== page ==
Tuesday, January 18, 2011

3S Artspace: We Need This Why?

It's inescapable.  It's ubiquitous.  It's ridiculous!  Everybody we know is telling to us vote, and not just vote once, but 3 (three!) times!  Each day!  Whatevs!  I mean...
...It's on TV:

...It's in the newspapers:  http://www.seacoastonline.com/articles/20110104-NEWS-101040393
...It's on the Web:  http://www.3sarts.org/
...It's on Facebook:  http://www.facebook.com/3sartspace
...It's on Twitter:  @3SARTSPACE

If you're like me, you're getting harassed to vote on a daily basis.   

So I ask you: What, exactly, is the big deal?  What advantage or unique opportunity does this artspace create?  It's not like Portsmouth isn't already the arts and culture capital of the state.  We've got at least 3 live theaters, we've got art galleries, we've got more restaurants per square mile than anyplace in New England, we've got original local music in nearly every nightspot, we've got Strawbery Banke and history up the wazoo, we've got the Button Factory for artist space, the Music Hall to host larger events... and all this is just off the top of my head.  So why all the hoopla about this 3S Artspace project?  

I asked my old friend Evan Karatzas just that exact question via e-mail.  Evan is on the board of directors for 3S Artspace.  He was our creative director at Flywire back in the day, and now his Proximity Lab just took home some hardware from the MITX Awards as I blogged a couple weeks ago.  Here's what Evan had to say:
"The idea of an integrated creative space like this is so strong and so overdue for a city like Portsmouth with a reputation for valuing arts and culture. You know how important music is to me, so naturally the prospect of an intimate venue like this with a connected farm-to-table restaurant was compelling. But what really drew me in was idea that this gallery space would coexist with these other multi-sensory spaces. More specifically, I'm interested in the potential it provides to represent activity throughout 3S as a dynamic installation experience."
Interesting, I'll grant you.  (Ha! Pun intended!)  Next I asked Christopher Greiner (who, somehow, I don't know personally), who with John Gayle co-founded the project, the same question. 
"You're correct, Portsmouth is the "cultural capital" of the state -- with more cultural options (such as the ones you listed) for the consumer than any other city -- but ask any local musician, artist, actor, or culture-seeker, for that matter, and I'm certain that the vast majority of them would tell you that we have a long way to go before the market is saturated with cultural venues. [...]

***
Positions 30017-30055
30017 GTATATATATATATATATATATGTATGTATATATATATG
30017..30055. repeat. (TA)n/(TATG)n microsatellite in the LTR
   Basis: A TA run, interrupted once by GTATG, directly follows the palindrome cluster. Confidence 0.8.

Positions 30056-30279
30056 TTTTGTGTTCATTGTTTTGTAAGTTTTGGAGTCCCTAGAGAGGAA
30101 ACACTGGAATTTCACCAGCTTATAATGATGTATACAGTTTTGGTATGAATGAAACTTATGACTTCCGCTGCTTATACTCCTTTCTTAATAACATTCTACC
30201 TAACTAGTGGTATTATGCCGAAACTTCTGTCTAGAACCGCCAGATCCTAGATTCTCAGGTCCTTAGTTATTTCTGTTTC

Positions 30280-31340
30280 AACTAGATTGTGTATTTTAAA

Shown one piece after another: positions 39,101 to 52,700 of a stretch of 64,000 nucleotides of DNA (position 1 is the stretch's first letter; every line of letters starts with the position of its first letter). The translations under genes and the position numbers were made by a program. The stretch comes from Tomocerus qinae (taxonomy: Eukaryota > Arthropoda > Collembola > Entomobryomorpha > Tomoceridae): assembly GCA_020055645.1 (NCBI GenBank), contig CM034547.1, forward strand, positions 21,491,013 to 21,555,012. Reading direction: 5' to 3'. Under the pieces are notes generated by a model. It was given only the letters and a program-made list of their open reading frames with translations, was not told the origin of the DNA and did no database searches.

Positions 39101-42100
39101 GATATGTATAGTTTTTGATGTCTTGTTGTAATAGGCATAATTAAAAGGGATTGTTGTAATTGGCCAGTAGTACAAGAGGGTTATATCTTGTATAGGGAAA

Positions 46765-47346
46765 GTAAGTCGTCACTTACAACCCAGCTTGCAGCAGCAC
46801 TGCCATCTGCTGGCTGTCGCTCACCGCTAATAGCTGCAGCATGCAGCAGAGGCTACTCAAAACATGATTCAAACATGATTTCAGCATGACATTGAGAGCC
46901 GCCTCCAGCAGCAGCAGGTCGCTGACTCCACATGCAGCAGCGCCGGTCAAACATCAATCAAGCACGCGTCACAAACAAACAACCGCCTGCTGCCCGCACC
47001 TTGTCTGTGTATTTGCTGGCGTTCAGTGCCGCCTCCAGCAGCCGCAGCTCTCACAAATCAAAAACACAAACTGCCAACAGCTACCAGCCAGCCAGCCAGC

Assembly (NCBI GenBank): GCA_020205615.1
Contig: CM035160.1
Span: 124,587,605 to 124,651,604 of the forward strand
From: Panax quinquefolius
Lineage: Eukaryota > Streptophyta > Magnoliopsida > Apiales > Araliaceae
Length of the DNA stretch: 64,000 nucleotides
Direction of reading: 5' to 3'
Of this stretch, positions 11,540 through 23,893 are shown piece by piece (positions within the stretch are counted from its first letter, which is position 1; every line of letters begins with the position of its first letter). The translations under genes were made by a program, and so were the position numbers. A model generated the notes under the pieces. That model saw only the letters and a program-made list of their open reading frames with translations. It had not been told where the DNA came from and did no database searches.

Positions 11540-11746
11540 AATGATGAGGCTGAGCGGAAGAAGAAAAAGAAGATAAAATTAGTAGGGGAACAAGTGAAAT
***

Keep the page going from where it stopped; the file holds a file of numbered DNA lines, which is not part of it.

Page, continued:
I have a fairly long history of firsthand experience on both sides of the artistic fence - administrative and creative [Chris's experience includes The Music Hall, Art-Speak, City Cultural Commission, RPM Challenge, etc. --DSC] and I've spent a lot of time listening to both artists and consumers of art.  It's out of these conversations and my own observations over the last decade that the concept for 3S was born. From the business side, 3S takes direct aim at the gaps that exist here: we are creating a midsize (300 capacity) venue that sits between the capacities of the small theaters, bars, and The Music Hall; we are creating a large, non-commercial gallery space, which will not be driven by sales, where installation, site-specific, cutting edge and not-necessarily-salable work can be shown; and we are creating a restaurant (farm-to-table) that aims to be as creative as it is affordable."
To me, it seems to me that 3S could, as a multi-displinary artistic outlet, complement rather than compete with great artistic outlets Portsmouth already has, and even better, bring several of them together in one place and time.  It could leverage our reputation as a cultural center and take it to the proverbial "next level," if you will.  By offering food and drink, it offers a venue alternative for events that can suffer from the lack of both, especially those held near dinnertime.  The project would also make use of an empty (eye-sore) building and make a destination point out of the upper end of Islington Street, which itself is due for streetscape treatment that could revitalize the area and expand the "downtown." 

The potential uses for the space are wide open and Chris said he's "all ears" to suggestions.  Plus, it would be great PR for the city in general if we could pull this off. 

So, yes, given all the foregoing, I'm caving into the daily peer pressure and voting every day!  After all, it's just a few clicks, and the upside is $50,000 infusion from a high-fructose corn syrup purveyor to the local community.  If you agree, I encourage you to vote, as they say, early and often:

As of this writing, 3S is ranked #28 in its category, exactly half-way through the voting period.  Let's see if we can't push it to the top 10 before the end of the month!

1 comment:

bayviewsax-lostsoul.blogspot.com said...

What Chris and Evan are too tactful to add is, the cultural control of Portsmouth lies mostly in the hands of an "old guard" who have caused a certain stagnation in the realm of creative outlets. There are alternatives (Buoy in Kittery, fo...r example) that buck the trends. Many of the options you list have actually moved AWAY from the local arts scene opting for more lucrative endeavors. With the people involved in 3S, specifically Chris, I don't see that sort of thing happening.

Also, the most overlooked element of this project is the rehabilitation of that great old building that currently sits as an eyesore. I only wish they'd gone for a bigger grant.